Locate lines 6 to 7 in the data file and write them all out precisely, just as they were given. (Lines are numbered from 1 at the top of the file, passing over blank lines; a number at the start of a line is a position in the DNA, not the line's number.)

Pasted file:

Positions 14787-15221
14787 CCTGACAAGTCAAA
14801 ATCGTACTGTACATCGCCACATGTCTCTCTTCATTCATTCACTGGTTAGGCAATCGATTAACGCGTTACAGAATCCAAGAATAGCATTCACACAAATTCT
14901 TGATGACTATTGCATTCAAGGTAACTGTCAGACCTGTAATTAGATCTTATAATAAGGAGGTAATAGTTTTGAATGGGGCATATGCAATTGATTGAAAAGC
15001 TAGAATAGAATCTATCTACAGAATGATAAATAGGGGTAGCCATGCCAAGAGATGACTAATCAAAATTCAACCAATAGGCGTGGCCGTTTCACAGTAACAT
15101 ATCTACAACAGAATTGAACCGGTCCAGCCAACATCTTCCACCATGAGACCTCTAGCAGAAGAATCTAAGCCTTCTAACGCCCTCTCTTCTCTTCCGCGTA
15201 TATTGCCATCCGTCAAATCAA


15101 ATCTACAACAGAATTGAACCGGTCCAGCCAACATCTTCCACCATGAGACCTCTAGCAGAAGAATCTAAGCCTTCTAACGCCCTCTCTTCTCTTCCGCGTA
15201 TATTGCCATCCGTCAAATCAA